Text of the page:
Back to Nikon again

Discussion in 'Photography' started by Sam Posten, Mar 4, 2008.

  1. Sam Posten

    Sam Posten Moderator
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    Well I left Nikon when the 20D came out. They had just dragged their feet for soooo long and were getting their asses kicked by both the Rebel and the XXd line, dollar for dollar and feature for feature. Finally with the D3 and D300 they came roaring back and I picked up a D300 and 18-200 Kit to go along with my aging but still working beautifully nikkors.

    First day's tryouts:
    08-D300-Day1 - a photoset on Flickr

    Crops, levels and white balance. No sharpening other than the Lr minimal input sharpening defaults.

    I knew the 18-200 would have a bit of Chromatic Aberration, Lr looks like it will clear that up if it really bothers me. What I really wasnt expecting was how much it vignettes at 200. Doesn't really bother me since its easily correctable but I was shocked nobody mentioned it in any of the reviews I've read.

    I had been led to believe that Lr and Nikon weren't really playing nice together but so far I have no complaints other than the monstrous NEFs take a lot longer to be processed by my aging rig than the svelte 8 megapixel 20D raws. =) I'm not giving up on Canon totally, I love the 20D and its now my backup cam and am keeping my best lenses and selling off some lesser pieces. Once a real successor to the 5D comes down the pike I might head that way again but I have a feeling the D300s gonna keep me happy for a long long time.

    Sam
     
  2. Scott Merryfield

    Scott Merryfield Executive Producer
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    Interesting observations, Sam. I am always curious as to why some photographers jump from one system to another and then back. It seems like an expensive endeavor, since the real expense is in the lenses and other accessories.

    Since I've sunk quite a bit of money into Canon lenses, it would take quite a lot to get me to change to another system. However, I'm just an amateur, so the limitations are usually more in my skill level than the camera body.
     
  3. Sam Posten

    Sam Posten Moderator
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    I'm just an amateur as well but the good news is I dont have a ton invested in Canon mount lenses, just 4 semi-decent good bang for the buch ones, and I was growing bored with my 20D and unhappy with the feature delta between the 40D and the D300 and impatient to wait for the 5d replacement. I look at it as having the best of both worlds now for well under the cost of a single D3 or 1DM3....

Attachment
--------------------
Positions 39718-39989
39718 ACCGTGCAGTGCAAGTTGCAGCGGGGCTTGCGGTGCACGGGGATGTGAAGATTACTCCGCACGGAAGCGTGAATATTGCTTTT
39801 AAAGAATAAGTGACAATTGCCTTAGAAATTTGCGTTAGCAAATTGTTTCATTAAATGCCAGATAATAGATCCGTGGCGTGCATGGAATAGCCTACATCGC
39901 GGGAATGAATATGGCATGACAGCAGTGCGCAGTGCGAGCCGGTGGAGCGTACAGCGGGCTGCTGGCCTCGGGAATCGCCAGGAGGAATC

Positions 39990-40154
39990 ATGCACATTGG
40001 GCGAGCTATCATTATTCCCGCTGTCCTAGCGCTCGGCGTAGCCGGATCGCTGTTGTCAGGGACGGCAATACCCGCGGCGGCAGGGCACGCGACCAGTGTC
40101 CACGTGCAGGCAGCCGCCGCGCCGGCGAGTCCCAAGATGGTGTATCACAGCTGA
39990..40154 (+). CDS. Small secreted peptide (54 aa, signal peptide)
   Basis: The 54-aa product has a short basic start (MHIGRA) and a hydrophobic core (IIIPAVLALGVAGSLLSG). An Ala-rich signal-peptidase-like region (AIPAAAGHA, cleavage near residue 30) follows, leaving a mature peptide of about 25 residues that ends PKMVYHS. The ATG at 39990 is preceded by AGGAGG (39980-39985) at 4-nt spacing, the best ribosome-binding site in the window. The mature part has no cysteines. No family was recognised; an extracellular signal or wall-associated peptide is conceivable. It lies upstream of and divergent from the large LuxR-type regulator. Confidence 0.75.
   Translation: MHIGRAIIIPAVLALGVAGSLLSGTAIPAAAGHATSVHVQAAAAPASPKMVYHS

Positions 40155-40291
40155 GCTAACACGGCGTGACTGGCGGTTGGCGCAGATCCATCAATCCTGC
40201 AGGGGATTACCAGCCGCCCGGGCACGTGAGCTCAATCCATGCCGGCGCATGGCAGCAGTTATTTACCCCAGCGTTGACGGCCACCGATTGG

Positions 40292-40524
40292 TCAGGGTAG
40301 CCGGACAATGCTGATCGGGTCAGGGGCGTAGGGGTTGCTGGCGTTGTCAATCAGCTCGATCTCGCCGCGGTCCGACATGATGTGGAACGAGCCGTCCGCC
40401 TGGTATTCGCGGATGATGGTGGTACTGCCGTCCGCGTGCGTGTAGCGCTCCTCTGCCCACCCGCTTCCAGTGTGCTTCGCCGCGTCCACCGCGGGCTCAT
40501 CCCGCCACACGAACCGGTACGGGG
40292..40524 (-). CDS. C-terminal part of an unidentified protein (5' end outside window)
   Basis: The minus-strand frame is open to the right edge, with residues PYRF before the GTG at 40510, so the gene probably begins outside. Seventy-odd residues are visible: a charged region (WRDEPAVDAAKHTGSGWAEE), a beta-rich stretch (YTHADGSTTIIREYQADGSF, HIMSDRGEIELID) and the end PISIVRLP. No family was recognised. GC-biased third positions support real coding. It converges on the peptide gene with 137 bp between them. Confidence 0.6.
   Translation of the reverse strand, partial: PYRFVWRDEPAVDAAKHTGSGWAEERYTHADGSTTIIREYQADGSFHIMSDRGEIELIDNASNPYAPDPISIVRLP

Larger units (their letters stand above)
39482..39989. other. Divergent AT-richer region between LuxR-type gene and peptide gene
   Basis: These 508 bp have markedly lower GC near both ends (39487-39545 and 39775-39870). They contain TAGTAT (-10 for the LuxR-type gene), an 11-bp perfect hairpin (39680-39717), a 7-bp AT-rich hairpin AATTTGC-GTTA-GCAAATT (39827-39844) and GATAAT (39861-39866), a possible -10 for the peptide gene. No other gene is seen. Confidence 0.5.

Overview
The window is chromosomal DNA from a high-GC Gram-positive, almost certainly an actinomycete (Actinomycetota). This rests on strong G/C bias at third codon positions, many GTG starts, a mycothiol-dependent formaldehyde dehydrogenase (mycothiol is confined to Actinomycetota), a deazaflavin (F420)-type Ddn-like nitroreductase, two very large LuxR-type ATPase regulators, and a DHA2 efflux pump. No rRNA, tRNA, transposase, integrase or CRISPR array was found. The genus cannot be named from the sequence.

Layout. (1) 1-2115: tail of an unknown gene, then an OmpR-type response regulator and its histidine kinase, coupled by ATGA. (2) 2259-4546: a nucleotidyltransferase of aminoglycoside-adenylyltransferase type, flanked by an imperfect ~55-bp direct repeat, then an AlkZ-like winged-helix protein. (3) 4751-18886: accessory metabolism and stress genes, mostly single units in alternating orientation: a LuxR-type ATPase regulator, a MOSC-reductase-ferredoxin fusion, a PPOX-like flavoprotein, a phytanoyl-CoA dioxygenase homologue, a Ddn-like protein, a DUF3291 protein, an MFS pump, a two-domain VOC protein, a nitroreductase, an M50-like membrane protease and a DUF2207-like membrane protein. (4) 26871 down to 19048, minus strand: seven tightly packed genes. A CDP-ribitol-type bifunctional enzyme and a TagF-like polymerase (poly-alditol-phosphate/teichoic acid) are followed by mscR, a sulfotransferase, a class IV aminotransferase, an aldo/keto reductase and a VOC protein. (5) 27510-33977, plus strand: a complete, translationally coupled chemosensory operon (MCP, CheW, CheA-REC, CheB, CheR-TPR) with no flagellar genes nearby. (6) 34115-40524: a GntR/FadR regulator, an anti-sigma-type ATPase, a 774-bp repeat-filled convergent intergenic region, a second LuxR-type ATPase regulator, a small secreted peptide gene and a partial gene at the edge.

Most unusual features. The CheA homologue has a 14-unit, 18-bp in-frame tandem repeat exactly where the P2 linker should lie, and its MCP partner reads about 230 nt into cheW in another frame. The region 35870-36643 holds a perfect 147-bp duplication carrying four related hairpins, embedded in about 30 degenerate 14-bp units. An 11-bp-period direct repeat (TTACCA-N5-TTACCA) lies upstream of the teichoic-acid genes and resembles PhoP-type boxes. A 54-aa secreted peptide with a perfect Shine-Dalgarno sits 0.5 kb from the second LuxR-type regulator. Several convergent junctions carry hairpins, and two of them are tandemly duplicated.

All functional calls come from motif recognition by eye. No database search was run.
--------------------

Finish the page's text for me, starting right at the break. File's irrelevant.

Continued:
4. ManW_TheUncool

    ManW_TheUncool Producer

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    Scott,

    Just think of Sam having gone "purple". [​IMG] [​IMG]

    Sam,

    Congrats on your new rig. Have fun and enjoy it -- and make some great photos! [​IMG] The D300 sure does look like a great camera -- and seems to be a surprisingly good upgrade over my D200 though I will probably just wait until Nikon goes full frame for this line before I upgrade the body again...

    _Man_
     
  5. JohnRice

    JohnRice Lead Actor

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    You're bored with your 20D? That just doesn't compute.

    I know you guys are probably sick of my comments, but I have never really understood this brand changing. OK, I kind of understand it from a gadget freak vantage point, but not from a photographer point. So, here I go again.

    I would have been in about 7th grade when I bought my first SLR, which would have been about 1975 or 6, so 32-33 years ago. Got a Canon TX, because my dad had Canon and I could use his lenses. Outgrew it rapidly and traded for an AE-1. Outgrew that pretty quickly (plus wanted motor drive capabilities) and went for the A1, which didn't exist when I got the AE-1. Used the A1 (plus an eventual second body) through HS and College, which I might point out was photography school at Rochester Institute of Technology. Yes, the same camera for 7 years, including formal education in photography.

    Junior year of college, started into a MF system based on Bronica SQ-A, which I still use, though the system has grown. Bought a basic LF camera system, which I sold after college, to eventually get and extensive Cambo system, which I also still use 15 years later.

    After college, sold all my Canon gear because I went to work at Minolta. After my time at Minolta, bought into Nikon, because by new business partner used Nikon. Still use all that stuff, plus a Fuji DSLR to go with it. That's 35 years of gear, and this is what I do for a living.

    OK, I'm done.
     
  6. Cameron Yee

    Cameron Yee Executive Producer